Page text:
by SEAN KIMMONS
Despite incriminating evidence that a police camera recorded of Texas Longhorn running back D.J. Monroe’s driving while intoxicated arrest, the Hays County District Attorney’s Office is standing by its decision to drop the DWI charge.
On Dec. 18, Monroe accepted a plea agreement for the less stigmatized charge of obstruction of a passageway with deferred adjudication. Both charges are Class B misdemeanors, Hays County Assistant District Attorney Fred Weber stressed on Monday.
The district attorney’s office defended the move, saying that it would help keep the 20-year-old redshirt freshman’s scholarship intact.
“With Mr. Monroe we faced two choices. A plea to a DWI where he would be on probation and more than likely lose a chance at a college education at the University of Texas or a plea to Obstructing a Highway where he would be on probation and be allowed the opportunity to complete his education,” Weber wrote in an e-mail.
“In the long run I sincerely believe we made the correct choice,” Weber added. “He received no more or no less consideration than any other young person charged with the same crime. The only difference is that he is a football player and it made the newspaper.”
Weber also denied that the plea deal had anything to do with Monroe being a Texas football player or the upcoming championship game.
“It has absolutely nothing to do with his status as a football player,” he said. “It has everything to do with his chances of obtaining his college education.”
Under the plea agreement, Monroe will be on one-year probation. If he violates his probation, he could face jail time, Weber said.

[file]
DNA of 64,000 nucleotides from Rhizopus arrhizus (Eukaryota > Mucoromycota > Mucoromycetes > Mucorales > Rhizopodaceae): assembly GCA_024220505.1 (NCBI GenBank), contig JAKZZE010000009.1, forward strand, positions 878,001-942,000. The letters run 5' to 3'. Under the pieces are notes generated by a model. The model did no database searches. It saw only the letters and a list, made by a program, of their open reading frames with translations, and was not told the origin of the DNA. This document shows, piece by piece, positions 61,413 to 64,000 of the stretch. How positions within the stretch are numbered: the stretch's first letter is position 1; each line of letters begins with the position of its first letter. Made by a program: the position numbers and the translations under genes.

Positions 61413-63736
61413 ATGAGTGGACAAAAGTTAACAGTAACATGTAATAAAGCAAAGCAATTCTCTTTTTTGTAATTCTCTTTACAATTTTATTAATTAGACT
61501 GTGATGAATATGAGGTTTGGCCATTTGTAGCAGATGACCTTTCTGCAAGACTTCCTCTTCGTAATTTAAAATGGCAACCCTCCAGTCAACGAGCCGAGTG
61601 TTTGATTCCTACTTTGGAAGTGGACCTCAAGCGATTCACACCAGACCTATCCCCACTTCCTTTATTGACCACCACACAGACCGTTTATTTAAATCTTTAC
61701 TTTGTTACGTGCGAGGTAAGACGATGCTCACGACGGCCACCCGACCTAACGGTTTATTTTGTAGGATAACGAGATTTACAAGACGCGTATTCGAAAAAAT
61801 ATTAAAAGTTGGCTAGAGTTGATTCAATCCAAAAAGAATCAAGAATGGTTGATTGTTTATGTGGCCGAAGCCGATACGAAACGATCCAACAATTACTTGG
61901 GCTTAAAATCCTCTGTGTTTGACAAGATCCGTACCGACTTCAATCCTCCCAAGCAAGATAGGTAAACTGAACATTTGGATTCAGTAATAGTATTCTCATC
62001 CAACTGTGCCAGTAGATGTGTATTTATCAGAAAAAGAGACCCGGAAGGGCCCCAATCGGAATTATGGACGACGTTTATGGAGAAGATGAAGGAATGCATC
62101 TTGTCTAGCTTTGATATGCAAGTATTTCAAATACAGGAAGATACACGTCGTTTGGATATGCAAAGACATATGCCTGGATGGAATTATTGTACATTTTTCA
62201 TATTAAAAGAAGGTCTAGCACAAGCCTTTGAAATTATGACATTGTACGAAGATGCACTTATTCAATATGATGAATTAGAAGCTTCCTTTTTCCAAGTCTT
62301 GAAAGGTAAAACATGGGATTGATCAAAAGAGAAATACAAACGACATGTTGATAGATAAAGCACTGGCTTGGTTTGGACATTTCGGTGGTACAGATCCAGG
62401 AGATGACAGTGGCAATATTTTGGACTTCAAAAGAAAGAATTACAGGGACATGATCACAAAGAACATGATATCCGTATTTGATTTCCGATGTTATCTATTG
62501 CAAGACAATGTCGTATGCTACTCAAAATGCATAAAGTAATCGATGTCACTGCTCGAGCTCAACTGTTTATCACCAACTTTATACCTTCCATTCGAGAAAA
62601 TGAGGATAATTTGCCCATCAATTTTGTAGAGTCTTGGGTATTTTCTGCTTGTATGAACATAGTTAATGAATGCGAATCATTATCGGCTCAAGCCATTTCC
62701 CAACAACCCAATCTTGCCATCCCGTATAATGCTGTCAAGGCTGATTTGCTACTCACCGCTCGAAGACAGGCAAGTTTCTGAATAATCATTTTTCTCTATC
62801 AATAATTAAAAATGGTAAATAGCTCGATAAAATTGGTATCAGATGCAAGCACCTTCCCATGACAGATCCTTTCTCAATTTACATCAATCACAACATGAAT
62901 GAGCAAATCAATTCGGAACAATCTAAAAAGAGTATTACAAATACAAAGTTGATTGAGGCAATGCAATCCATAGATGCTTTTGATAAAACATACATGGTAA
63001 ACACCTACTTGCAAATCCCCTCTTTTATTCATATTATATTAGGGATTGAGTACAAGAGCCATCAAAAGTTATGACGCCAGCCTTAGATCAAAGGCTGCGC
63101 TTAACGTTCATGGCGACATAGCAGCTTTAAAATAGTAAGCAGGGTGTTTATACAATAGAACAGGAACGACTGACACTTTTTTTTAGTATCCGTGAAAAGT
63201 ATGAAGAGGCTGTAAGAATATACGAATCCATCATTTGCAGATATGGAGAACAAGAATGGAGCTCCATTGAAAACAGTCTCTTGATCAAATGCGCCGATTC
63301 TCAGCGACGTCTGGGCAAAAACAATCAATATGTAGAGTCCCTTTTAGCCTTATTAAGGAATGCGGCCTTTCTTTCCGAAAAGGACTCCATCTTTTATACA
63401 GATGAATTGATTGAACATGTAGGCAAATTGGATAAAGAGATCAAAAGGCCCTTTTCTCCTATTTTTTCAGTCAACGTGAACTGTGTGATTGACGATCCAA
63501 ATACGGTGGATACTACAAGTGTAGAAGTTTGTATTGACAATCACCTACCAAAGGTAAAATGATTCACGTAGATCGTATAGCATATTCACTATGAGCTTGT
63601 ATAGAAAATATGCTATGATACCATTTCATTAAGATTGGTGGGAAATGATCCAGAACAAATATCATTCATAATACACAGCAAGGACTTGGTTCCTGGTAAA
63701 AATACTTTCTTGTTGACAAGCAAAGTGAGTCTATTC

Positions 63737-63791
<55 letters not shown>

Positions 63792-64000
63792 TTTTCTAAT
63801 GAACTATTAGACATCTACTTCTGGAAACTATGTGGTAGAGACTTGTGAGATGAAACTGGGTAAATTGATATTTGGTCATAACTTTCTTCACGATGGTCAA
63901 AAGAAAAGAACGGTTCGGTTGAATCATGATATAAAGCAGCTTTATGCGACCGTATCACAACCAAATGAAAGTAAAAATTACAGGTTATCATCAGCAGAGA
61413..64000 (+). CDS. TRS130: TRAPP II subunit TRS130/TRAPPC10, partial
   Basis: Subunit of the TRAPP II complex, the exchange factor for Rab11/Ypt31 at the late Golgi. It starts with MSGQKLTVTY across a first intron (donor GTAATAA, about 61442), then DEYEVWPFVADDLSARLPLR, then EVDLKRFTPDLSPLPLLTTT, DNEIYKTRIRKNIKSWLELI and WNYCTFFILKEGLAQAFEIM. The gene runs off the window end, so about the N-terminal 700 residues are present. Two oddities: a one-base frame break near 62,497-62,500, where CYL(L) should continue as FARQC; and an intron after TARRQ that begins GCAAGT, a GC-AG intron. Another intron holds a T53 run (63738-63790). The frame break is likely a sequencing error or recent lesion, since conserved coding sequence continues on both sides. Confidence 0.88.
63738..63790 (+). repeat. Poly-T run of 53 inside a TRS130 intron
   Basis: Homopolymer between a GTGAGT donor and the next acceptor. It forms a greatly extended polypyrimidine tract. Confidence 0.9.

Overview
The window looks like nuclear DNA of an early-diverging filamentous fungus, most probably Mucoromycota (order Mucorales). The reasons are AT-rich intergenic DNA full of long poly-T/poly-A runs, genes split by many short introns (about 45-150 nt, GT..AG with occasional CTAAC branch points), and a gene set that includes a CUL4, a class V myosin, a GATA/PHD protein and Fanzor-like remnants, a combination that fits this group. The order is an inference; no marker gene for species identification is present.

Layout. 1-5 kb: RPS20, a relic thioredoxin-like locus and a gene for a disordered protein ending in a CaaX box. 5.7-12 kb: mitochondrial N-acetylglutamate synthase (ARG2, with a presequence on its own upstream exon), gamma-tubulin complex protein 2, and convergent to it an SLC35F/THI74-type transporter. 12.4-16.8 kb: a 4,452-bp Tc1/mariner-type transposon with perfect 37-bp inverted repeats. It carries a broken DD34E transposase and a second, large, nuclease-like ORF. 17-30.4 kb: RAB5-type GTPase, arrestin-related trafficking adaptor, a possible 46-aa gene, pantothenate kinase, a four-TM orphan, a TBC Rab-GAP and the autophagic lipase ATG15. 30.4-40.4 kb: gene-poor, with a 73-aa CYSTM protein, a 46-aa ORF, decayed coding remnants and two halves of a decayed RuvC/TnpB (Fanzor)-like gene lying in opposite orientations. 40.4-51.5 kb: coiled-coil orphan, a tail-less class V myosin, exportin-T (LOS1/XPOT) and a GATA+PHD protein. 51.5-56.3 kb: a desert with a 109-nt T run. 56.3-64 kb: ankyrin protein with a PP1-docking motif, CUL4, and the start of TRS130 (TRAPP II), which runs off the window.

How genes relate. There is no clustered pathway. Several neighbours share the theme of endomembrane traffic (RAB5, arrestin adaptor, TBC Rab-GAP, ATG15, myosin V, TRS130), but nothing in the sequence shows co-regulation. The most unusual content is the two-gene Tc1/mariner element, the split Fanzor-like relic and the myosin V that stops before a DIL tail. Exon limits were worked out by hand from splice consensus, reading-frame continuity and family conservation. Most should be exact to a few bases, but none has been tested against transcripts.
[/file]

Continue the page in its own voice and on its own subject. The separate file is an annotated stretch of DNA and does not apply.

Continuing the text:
“It is quite common for us (and other jurisdictions across the state) to resolve first offense DWI cases with this exact same plea agreement,” Weber said. “Sometimes we do it because we have a weak case. Other times we do it simply because it is the right thing under a certain set of circumstances.”
If the case had gone to trial, Sgt. James Brawner, of the Brazoria County Sheriff’s Office, would have been a character witness for Monroe. Brawner befriended Monroe, who is originally from Angleton in Brazoria County, while he was in high school.
Brawner became Monroe’s mentor and said that the video of his DWI arrest didn’t show anything out of the ordinary about Monroe.
“To me, it didn’t look like anything other than normal D.J.,” he said. “He’s just a nervous person.”
As for the vomiting in the back of the patrol car, Brawner said that he knows of several occasions when Monroe threw up due to his nervousness.
At a press conference last week, Texas football coach Mack Brown announced that Monroe would be reinstated.
“What I told him is I didn’t like what he did, but I do think he’s paid the penalty,” he said. “I wanted him to learn from it and be more accountable, but he’s been practicing with our team every day. He has not missed anything, and he’s had a great attitude since his incident.
“And if he practices well enough, we’ll play him in the game,” Brown added. “We’re not punishing him anymore.”
Sean Kimmons is senior reporter at the Hays Free Press where this story was originally published. It is reprinted here through a news partnership with the San Marcos Mercury.Email | Print